'SUNDAYS IN BROOKLYN' Mixed media, 12 by 12 inches, 2013, by Amy Ray.
The global art world has been changing dramatically in the recent past and is evolving still. Into what nobody really knows at this point, but plenty of promising experimentation is happening.
To begin, the membrane between for profit and non-profit has become increasingly permeable. Since Andy Warhol's embrace of art as business and business as art in the 1960s, both have become closely intertwined, not to everybody's liking. That an art dealer, Jeffrey Deitch, would become the director of a major museum (MOCA in Los Angeles) would have been unthinkable not that long ago, and his appointment and direction has remained controversial. Art museums used to be taste-makers, gatekeepers of critical recognition, and upholders of the artistic canon, positions that have become conflict-ridden over the past decades. One significant goal many museums nowadays aspire to is that of being more inclusive in programming, staff appointments, and visitorship. Much of that is aimed at increasing attendance because it translate into relevance when applying for grants and asking for corporate sponsorship, as well as an increase in direct revenue (never mind that admission fees have been steadily climbing, effectively countering claims of democratization).
With corporate sponsorship declining, many museums are no longer able to organize hugely expensive blockbuster shows with mass appeal. Instead, many art museums now pad their exhibition schedules with permanent-collection shows, which can be a very rewarding and educative experience if done right, with the critical distance becoming to a serious curatorial endeavor. Another overt ploy to cater to a large audience is to "crowd-curate" shows as the Brooklyn Museum has done occasionally, which appears questionable if the goal is to broaden our horizons and not merely reinforce what we already know.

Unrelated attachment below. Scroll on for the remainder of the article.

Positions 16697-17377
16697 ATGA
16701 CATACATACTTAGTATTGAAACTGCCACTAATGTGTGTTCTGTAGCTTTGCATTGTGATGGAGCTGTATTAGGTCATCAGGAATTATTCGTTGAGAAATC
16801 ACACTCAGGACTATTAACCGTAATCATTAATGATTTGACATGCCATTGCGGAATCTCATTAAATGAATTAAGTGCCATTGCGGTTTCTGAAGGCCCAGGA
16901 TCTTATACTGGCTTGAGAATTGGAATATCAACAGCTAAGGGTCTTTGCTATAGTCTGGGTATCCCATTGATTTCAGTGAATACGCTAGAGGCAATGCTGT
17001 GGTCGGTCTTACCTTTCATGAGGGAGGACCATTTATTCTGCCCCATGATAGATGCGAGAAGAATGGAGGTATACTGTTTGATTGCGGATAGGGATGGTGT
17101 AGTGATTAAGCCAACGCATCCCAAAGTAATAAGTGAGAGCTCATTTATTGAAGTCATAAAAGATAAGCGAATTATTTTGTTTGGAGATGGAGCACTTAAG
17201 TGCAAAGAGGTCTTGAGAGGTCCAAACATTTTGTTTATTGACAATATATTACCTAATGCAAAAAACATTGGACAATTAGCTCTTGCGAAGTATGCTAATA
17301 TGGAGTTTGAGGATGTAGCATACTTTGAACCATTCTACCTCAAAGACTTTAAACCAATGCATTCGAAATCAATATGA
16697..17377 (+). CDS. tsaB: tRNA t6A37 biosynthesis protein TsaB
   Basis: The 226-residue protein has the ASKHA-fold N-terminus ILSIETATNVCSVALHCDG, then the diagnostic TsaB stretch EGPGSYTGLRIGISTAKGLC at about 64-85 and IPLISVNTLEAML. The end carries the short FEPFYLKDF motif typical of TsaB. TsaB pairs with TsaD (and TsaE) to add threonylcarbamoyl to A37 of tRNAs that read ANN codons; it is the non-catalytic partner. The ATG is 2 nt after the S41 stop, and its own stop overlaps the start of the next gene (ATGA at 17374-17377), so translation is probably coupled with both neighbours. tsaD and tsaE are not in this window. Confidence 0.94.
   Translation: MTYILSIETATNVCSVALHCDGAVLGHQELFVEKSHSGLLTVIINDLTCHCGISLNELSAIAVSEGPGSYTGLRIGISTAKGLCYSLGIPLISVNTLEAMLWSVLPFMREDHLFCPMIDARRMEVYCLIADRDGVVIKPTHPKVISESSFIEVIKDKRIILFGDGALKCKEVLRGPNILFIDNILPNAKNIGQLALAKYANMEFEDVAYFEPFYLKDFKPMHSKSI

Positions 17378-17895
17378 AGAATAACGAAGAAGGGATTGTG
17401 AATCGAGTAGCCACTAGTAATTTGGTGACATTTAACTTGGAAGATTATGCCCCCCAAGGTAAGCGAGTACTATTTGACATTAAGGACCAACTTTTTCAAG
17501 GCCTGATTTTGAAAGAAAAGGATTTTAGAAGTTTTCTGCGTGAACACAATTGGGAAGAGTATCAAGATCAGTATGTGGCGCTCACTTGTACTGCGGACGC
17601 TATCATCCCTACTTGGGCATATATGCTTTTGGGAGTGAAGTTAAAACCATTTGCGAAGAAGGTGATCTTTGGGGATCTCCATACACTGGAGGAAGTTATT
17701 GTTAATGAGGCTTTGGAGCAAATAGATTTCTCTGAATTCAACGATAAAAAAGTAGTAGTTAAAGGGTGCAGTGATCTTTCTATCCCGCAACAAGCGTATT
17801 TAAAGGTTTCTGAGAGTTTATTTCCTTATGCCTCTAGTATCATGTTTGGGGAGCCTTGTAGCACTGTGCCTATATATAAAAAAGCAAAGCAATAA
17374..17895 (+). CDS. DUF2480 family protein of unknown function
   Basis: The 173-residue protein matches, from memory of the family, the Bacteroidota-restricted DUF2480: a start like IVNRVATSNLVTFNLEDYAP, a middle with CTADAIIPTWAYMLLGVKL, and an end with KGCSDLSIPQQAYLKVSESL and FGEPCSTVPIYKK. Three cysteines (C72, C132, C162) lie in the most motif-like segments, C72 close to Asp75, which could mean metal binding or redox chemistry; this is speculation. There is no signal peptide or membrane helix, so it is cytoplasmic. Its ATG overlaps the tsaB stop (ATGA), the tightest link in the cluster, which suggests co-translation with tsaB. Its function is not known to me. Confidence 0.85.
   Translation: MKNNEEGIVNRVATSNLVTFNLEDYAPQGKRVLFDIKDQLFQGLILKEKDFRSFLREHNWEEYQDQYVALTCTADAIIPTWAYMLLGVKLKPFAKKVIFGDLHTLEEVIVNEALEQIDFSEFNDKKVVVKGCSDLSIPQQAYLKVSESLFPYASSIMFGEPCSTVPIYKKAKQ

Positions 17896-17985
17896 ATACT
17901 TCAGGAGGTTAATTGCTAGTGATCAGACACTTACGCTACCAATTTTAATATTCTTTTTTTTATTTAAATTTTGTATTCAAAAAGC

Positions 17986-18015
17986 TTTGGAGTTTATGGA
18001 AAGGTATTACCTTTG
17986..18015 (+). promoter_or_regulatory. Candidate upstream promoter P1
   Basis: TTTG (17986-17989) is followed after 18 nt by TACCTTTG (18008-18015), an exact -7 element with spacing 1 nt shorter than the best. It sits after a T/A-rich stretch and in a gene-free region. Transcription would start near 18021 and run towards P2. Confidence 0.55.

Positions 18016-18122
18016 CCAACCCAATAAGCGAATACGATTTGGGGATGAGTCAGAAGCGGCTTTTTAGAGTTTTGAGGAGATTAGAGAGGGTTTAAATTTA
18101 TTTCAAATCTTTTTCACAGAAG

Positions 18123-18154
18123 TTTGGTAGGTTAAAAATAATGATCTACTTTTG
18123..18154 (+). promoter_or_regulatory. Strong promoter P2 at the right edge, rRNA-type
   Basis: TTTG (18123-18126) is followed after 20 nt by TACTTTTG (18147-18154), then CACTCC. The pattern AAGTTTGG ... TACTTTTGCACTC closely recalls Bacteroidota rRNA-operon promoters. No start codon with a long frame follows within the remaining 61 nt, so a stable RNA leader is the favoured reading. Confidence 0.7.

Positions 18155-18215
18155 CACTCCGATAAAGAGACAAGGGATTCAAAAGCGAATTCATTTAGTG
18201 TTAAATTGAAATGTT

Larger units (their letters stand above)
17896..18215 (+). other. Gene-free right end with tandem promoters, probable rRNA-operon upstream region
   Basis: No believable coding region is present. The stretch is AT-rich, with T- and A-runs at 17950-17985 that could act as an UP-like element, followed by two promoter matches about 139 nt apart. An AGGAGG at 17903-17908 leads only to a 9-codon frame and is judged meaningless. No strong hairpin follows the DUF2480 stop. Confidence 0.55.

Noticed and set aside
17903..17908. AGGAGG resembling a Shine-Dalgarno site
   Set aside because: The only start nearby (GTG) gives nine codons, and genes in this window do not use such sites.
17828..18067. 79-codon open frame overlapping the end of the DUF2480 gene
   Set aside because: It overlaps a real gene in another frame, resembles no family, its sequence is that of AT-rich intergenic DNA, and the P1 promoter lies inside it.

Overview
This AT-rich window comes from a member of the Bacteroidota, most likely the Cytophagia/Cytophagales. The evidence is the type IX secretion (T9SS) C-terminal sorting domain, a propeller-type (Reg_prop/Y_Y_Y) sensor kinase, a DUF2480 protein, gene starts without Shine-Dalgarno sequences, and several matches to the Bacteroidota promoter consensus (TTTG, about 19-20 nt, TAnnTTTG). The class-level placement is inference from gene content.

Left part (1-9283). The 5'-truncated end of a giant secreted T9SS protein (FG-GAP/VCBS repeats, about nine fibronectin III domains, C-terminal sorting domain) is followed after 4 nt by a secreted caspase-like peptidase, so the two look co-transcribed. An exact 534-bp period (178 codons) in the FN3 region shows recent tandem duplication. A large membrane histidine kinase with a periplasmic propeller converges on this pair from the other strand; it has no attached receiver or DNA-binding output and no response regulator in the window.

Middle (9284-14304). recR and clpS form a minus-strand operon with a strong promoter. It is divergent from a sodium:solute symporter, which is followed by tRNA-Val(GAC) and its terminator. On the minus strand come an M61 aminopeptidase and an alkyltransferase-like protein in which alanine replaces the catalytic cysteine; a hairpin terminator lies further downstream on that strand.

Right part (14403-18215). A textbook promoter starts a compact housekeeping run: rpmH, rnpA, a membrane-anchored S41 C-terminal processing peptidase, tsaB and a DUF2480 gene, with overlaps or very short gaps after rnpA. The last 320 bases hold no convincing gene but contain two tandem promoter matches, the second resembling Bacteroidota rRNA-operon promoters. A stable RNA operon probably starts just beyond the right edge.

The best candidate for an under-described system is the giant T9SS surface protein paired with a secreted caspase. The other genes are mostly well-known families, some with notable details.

A few commercial galleries and auction houses, on the other hand, have put on museum-quality shows that often include loans from public collections to build provenance for the work that is for sale. The commercial art market is still red-hot, even if the economy in general is slow to recover, with galleries opening and closing at a rapid pace, and auction houses continuing to make good profits. The insatiable appetite for the new in contemporary art is feeding a mushrooming number of art fairs throughout the world, fueled by many of the same handful of mega-galleries like Gagosian, which have opened branches in every major city of the world it seems. These galleries' power to advance select artists to stardom in marketing and financial terms seems positively frightening. At the same time, it has become more and more difficult for many artists to find representation in this cut-throat scene that makes it difficult for dealers to take risks or stick with an artist through a difficult period of transition.
In response, alternative models for showing and selling art have been cropping up. Damien Hirst certainly cannot complain about not getting enough attention and was probably motivated by financial considerations, but his move to cut out the middleman and go directly to the secondary market and have an auction house sell his newest work to the highest bidder falls within this category. In related fashion artists have opened up their studios for direct sales without representation. So-called pop-up shows appear in unusual spaces, pretty much unannounced, for just a few days. Virtual online galleries, exhibition spaces, and even auction houses like Paddle8 avoid the costs associated with brick-and-mortar establishments. Additionally, concept and curation is being re-infused into several art fairs, including New York's SPRING/BREAK Art Show.